The European Commission has set up a Structural Reform Support Service (SRSS) to provide specialist technical assistance for member states who request help to implement key tax reforms and manage finances in a bid to head off future crises in the wake of the instability created by the Greece crisis
The SRSS will support EU member states in reviewing and improving legislative, policy and administrative tax matters in their countries, to grow revenues and promote EU tax harmonisation.
The move comes as Greece faces economic upheaval as it defaults on its latest €1.5bn (£1.06bn) loan repayment to the International Monetary Fund (IMF) despite the latest talks on a possible bailout, and has called a referendum this Sunday on the country’s future membership of the eurozone.
European Commission vice-president Valdis Dombrovskis, who is responsible for co-ordinating the new service, said it will draw on the expertise and know-how of the task force for Greece and the support group for Cyprus.
However, unlike these initiatives, which are set up to tackle specific problems and then wound down, the new SRSS is a permanent body with a wider mandate, offering practical technical support to member states.
Dombrovskis said the service will draw on expertise from across the Commission, member states and international bodies.
‘It will provide practical support and guidance to implement key reforms, particularly those set out in our country-specific recommendations, proposed on 13 May.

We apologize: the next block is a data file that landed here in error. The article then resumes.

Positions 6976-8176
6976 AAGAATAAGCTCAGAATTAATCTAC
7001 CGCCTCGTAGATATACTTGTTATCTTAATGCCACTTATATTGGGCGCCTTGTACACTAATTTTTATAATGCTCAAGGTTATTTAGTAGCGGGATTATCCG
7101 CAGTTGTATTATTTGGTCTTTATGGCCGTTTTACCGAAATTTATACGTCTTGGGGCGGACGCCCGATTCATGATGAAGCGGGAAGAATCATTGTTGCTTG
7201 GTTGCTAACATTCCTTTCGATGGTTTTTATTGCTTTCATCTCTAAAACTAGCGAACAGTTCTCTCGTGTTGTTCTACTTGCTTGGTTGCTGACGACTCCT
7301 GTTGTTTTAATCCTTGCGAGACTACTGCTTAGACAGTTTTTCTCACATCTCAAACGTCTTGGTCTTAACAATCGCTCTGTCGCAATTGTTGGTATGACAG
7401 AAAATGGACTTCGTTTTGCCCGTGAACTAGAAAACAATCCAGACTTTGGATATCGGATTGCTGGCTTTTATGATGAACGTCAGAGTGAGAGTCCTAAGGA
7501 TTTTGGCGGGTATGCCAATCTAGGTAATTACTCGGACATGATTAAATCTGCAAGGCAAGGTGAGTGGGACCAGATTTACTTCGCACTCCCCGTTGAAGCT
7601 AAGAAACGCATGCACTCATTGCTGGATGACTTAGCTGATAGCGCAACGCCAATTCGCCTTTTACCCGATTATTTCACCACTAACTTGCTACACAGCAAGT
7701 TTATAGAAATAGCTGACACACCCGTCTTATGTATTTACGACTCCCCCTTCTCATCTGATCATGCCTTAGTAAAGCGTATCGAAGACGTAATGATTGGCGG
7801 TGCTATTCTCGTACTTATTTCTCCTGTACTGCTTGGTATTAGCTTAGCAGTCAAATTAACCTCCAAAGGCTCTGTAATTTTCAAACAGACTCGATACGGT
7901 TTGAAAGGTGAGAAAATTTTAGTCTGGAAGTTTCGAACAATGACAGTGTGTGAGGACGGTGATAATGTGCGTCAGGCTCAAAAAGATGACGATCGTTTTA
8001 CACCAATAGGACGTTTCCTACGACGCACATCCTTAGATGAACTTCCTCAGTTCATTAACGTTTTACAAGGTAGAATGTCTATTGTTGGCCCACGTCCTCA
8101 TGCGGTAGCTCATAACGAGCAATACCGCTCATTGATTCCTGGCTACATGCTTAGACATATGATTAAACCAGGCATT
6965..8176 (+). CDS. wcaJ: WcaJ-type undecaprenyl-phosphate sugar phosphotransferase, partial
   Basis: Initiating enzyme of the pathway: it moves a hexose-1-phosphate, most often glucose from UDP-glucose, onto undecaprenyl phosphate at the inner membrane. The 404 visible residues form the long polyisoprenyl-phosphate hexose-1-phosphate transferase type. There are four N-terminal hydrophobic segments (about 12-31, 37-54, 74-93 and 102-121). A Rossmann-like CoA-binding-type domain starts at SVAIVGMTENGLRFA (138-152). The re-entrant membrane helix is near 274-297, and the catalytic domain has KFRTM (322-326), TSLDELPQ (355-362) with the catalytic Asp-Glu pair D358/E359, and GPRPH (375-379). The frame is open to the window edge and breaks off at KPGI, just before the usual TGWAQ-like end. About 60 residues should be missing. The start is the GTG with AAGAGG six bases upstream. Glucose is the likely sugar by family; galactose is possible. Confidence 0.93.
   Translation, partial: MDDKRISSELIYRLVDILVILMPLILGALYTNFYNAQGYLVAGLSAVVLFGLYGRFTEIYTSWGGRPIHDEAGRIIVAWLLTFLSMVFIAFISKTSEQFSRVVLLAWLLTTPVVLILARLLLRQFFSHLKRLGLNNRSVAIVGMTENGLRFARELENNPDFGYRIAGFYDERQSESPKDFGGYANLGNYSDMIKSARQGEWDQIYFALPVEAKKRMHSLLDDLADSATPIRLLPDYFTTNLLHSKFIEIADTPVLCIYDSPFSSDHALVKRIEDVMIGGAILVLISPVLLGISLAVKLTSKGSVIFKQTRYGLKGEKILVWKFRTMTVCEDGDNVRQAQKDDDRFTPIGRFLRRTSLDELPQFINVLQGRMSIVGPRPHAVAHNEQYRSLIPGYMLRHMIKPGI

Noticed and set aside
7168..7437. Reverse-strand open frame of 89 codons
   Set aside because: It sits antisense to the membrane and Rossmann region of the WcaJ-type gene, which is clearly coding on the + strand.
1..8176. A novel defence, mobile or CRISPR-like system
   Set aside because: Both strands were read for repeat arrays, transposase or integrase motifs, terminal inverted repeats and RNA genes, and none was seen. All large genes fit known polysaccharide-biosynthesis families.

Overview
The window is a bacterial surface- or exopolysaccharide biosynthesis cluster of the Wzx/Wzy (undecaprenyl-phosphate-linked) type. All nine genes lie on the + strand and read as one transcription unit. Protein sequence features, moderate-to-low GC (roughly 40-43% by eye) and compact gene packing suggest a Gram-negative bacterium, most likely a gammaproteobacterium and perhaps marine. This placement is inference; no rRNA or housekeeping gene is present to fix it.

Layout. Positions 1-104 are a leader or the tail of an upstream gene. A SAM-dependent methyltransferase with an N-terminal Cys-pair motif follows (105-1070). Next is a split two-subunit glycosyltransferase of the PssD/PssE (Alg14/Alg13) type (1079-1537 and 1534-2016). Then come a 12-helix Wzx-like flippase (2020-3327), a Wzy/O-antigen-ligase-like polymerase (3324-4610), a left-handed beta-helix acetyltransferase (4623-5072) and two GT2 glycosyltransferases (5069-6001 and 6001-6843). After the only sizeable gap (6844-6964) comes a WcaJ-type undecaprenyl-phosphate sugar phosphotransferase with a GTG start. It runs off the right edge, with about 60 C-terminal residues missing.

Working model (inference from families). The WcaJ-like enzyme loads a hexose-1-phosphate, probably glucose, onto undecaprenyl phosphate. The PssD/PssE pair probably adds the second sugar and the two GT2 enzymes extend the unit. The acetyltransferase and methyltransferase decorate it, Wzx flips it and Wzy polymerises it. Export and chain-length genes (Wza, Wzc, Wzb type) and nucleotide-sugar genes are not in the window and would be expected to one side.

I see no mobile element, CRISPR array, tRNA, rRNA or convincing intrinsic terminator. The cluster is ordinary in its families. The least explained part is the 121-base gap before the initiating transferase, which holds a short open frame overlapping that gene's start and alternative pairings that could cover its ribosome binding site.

‘For example, technical assistance will be offered to help member states absorb and use EU funds effectively, drawing on the good results we have had in the past with such assistance,’ Dombrovskis said.
It will also offer support in a number of areas, including revenue management and public financial management; helping to facilitate and promote exports; assistance on employment, social inclusion and public health; developing efficient, service-oriented public administrations and procurement practices; effective rule of law and combatting corruption.
Richard Asquith, vice president of global tax at tax compliance company Avalara, said: ‘The creation of the permanent EC tax service appears to be a sensible retention of best practices, to be made available to struggling member states to help avoid another crisis like the current situation in Greece.
‘However, there may be concern that the EC’s work becomes seen as intrusive in state affairs and its recommendations become seen as conditions to future funding support from the EC or the European Central Bank (ECB).’
The EC statement is available here